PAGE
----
What to Know
- About 30 men and women moved to the Baymont Inn & Suites in Anaheim on Beach Boulevard when the county cleared the riverbed
- A few have told advocates that they will refuse to leave the motel and anticipate a confrontation
- Orange County officials signed a $1.6 million contract on Feb. 20 with the owners of the Baymont, leasing 99 rooms through August
Homeless people moved from tent encampments at the Santa Ana River Trail to a motel designated by the county as a place to house and provide services to those in need of mental health treatment say they've been told their stays will end this week.
About 30 men and women who were placed at the Baymont Inn & Suites in Anaheim on Beach Boulevard when the county cleared the riverbed of more than 700 homeless people in late February will have to leave today, county officials say, according to the Orange County Register.
Homeless tenants of the motel and advocates who have been helping them with food, transportation and other assistance fear that many may end up back on the streets. Some of the people being displaced from the motel said they have been referred to shelters. Others say they've been given no information other than they must leave and have no idea where they might end up, the Register reported.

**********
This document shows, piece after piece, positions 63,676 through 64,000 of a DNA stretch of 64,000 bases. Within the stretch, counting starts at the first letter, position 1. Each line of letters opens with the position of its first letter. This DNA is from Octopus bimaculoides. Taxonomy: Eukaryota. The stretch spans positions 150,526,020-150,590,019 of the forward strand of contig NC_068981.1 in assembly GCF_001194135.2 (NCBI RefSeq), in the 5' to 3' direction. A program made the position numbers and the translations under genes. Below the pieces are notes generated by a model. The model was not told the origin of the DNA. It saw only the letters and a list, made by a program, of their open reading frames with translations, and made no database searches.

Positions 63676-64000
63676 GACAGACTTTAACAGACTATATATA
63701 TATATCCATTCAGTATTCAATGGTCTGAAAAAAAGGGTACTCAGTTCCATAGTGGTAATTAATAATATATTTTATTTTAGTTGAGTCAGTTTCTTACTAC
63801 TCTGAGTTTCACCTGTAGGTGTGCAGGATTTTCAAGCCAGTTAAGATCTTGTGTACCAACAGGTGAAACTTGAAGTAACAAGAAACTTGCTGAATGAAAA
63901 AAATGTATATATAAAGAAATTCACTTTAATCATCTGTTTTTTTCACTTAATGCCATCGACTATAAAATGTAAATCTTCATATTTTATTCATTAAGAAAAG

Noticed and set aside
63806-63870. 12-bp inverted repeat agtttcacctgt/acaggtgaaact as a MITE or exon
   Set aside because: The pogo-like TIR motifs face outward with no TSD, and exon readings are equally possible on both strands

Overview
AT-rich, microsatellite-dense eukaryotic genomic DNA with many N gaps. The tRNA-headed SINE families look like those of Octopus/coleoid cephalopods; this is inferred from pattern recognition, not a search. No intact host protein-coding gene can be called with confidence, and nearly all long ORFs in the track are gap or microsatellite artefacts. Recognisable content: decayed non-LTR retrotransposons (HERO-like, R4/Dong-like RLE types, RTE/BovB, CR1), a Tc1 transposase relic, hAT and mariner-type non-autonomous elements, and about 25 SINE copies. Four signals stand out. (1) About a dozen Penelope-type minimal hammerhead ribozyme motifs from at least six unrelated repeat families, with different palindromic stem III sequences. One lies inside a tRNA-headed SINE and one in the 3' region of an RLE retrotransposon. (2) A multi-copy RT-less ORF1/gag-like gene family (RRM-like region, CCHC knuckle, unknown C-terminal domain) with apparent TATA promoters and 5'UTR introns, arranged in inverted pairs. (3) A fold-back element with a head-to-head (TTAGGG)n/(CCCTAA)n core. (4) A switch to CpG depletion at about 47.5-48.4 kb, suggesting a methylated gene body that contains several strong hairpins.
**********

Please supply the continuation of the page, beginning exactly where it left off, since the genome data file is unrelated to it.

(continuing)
A few have told advocates that they will refuse to leave the motel and anticipate a confrontation if there is an attempt to remove them from their rooms.
Baymont was among dozens of motels around the county where the riverbed homeless were given temporary stays paid for by the county under an agreement reached with lawyers in two civil rights lawsuits related to the clearing of the tent encampments. The vast majority of the motel stays were for only 30 days.
But Orange County officials signed a $1.6 million contract on Feb. 20 with the owners of the Baymont, leasing 99 rooms through August, to house homeless people from the riverbed deemed to be in need of mental health treatment. The county has a separate contract with Telecare Corp., a mental health services provider, to work with the Baymont tenants under the county's Adult Full Service Partnership (FSP) program paid for by Mental Health Service Act funds.
The Baymont tenants complain that there is no program and that they have gotten few, if any, services, from Telecare, and that conditions at the motel have led to illnesses, the Register reported. They said they are surprised to now be told they don't qualify to continue staying at the motel, whose rooms were stripped of such amenities as TVs and microwave ovens before the homeless people moved in.
Lawyers question the new mental health assessments of the Baymont tenants.
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"It's unclear why, although they were previously determined to qualify, they are now being terminated from the program," said Sarah Gregory, one of the attorneys representing disabled homeless people and an advocacy group involved in a lawsuit filed in early February by Legal Aid Society of Orange County over the riverbed evacuation, the Register reported.